He also founded the Hopkins ski teams and coached the team to four Nordic championships from 1967-70.
An advocate for women’s sports
Athletic excellence is something that was a part of the Kragseth family. While Steve ended up playing football at Minnesota Duluth under legendary coach James Malosky, Sue was an All-American softball player at the University of New Mexico and was selected to the U.S. Women's National Team in 1982.
Sue recalled how her father worked to make sure she was able to play youth baseball when no softball leagues were available.
“I remember how kind and wonderful my father was — and supportive, because I was one of the first girls to play Little League here,” Sue said. “They didn’t let me into Little League, but my father supported me and I got to go to all the practices, throw the ball in and hit when the boys hit.”
Eventually, Sue was allowed to play Babe Ruth League baseball.
Similarly, Bonnie Fuller-Kask, now the Duluth East Nordic ski coach, remembered how Kragseth worked with her at the Minneapolis Ski Club and even encouraged other coaches to let her take unofficial runs on high school Nordic courses.
“Back in those days, there was the boys' high school skiing and none of that for the girls,” Fuller-Kask said. “I was loosely associated with my high school team — I couldn’t compete on it or be on it — but if I could get to where the were having a race…and the other coaches agreed, they would sometimes let me forerun. Then I could get a time and I could compare it. It was totally unofficial and meant nothing, but (Kragseth) was in my mind at the time one of the good guys because he was very supportive.”
From chain gang to Super Bowl
While still teaching and coaching at Hopkins, Kragseth became part of the chain crew when the Minnesota Vikings began play in 1961.
Throughout the 1960s, Kragseth refereed NCAA Division III college games on Saturdays and then worked the sidelines for Vikings home games Sundays. In 1969, he became a Big Ten referee.
In 1974, he was invited to join the ranks of NFL officials, becoming the first person from Minnesota to do so before getting the assignment for Super Bowl XIV between the Steelers and the Rams at the Rose Bowl in Pasadena, California in January 1980.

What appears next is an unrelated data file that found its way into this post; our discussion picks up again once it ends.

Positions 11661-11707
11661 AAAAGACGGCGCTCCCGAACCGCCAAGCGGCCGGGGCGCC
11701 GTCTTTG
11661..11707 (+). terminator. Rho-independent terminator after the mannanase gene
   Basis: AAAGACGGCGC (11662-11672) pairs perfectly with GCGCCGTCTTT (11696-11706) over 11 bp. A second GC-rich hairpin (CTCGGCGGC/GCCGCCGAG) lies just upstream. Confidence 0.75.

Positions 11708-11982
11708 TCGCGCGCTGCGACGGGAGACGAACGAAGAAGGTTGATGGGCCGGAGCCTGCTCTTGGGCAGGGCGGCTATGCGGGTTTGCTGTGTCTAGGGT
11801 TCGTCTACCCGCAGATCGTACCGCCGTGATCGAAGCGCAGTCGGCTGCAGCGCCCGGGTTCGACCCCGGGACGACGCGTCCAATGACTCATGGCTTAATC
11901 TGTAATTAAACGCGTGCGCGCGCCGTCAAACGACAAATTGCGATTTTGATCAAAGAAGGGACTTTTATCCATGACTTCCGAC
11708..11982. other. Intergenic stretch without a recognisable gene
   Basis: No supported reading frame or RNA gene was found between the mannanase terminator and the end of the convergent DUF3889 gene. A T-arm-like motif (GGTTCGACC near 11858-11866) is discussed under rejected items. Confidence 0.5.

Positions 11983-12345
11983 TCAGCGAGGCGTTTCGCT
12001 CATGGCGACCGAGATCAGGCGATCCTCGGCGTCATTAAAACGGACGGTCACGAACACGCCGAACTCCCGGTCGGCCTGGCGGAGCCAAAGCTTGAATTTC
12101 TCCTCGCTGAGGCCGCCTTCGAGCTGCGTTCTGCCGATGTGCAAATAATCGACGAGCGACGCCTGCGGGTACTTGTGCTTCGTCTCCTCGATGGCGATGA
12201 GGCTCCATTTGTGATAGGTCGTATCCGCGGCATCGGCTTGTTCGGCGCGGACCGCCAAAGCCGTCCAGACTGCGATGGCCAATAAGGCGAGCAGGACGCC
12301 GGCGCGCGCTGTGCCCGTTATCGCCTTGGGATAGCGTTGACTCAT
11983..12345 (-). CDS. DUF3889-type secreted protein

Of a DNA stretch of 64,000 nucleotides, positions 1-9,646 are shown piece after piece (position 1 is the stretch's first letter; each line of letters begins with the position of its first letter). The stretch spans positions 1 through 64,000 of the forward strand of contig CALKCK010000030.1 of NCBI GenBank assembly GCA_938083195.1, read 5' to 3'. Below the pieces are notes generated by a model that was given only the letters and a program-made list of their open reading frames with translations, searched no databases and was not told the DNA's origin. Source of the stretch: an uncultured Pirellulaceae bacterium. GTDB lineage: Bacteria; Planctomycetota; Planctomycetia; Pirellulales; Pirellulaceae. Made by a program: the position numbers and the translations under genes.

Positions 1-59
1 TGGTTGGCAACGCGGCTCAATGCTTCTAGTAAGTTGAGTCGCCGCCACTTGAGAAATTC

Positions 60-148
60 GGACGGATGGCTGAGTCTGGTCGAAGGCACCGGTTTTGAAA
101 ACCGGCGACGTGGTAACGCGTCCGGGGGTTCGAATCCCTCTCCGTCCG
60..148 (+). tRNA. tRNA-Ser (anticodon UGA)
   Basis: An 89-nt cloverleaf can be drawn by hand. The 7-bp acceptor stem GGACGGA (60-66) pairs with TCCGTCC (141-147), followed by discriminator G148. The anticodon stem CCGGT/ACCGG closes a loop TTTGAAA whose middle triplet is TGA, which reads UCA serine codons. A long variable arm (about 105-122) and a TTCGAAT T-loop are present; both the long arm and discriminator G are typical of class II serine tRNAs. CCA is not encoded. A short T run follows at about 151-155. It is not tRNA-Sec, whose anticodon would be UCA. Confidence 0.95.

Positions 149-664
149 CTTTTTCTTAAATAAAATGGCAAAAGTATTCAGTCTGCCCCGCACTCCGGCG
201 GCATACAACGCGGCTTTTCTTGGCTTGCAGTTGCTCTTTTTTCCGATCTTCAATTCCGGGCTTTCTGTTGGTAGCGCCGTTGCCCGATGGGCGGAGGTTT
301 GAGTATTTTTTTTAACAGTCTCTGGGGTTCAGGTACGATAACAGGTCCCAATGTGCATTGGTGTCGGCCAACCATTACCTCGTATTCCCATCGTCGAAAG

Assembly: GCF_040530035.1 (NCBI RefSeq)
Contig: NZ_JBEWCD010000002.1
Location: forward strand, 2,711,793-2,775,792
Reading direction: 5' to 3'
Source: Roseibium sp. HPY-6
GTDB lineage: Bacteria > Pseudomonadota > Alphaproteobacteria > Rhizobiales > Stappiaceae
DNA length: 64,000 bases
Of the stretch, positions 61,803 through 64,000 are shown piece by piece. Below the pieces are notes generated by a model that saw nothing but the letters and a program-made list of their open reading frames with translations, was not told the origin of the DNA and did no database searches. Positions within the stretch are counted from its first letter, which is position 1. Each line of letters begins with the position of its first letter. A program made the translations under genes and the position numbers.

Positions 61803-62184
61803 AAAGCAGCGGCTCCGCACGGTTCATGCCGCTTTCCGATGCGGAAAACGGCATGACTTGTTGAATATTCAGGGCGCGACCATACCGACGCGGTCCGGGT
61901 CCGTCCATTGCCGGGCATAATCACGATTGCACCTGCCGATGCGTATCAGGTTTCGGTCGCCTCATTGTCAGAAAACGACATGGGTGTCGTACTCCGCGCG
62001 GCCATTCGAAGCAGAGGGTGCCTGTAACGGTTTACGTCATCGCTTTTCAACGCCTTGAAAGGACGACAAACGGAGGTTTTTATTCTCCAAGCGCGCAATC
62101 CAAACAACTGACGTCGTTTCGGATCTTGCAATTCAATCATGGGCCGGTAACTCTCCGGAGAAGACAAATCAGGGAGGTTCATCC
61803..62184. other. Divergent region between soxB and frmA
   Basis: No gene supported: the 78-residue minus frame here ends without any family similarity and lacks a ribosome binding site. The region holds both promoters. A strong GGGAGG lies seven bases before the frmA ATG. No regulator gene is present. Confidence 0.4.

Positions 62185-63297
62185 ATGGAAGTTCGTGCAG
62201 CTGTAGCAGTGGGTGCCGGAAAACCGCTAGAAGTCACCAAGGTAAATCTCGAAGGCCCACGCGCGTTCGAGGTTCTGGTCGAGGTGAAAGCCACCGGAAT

He served as an on-field official until 1986 and then became an instant replay official and even an NFL scout charged with recruiting new officials.
Bernie Kukar, a Gilbert native and fellow NFL official who worked two Super Bowls, lived near Kragseth and the pair became good friends. Kukar was also a decorated athlete but not like his friend.
“I picked up 14 letters,” Kukar said. “I thought that was a lot until I heard Kragseth had 23.”
Kukar said he and Kragseth would meet up with another Minnesota legend, Willard Ikola, weekly for breakfast at a Perkins in Edina. Ikola grew up in Eveleth and was a goalie on the 1956 U.S. Olympic team that won the silver medal before becoming Minnesota's most legendary high school hockey coach.
“As far as Norm is concerned, not only was he a darn good official and a good athlete, he was also a terrific person,” Kukar said. “I have never met anybody that had a bad thing to say about Norm Kragseth. He was just the nicest guy and everybody wanted to be around him.”
While the Kragseth children are supremely proud of their father’s accomplishments, they also acknowledged their mother’s role.
“This woman raised exceptional children with integrity — our whole family just believes in the right thing to do,” Sue said. “My mom is just a wonderful person. Dad was gone on weekends for the military, he was gone on weekends for the NFL, he was gone during the middle of the week for teaching, so I’m just really proud of my mom.”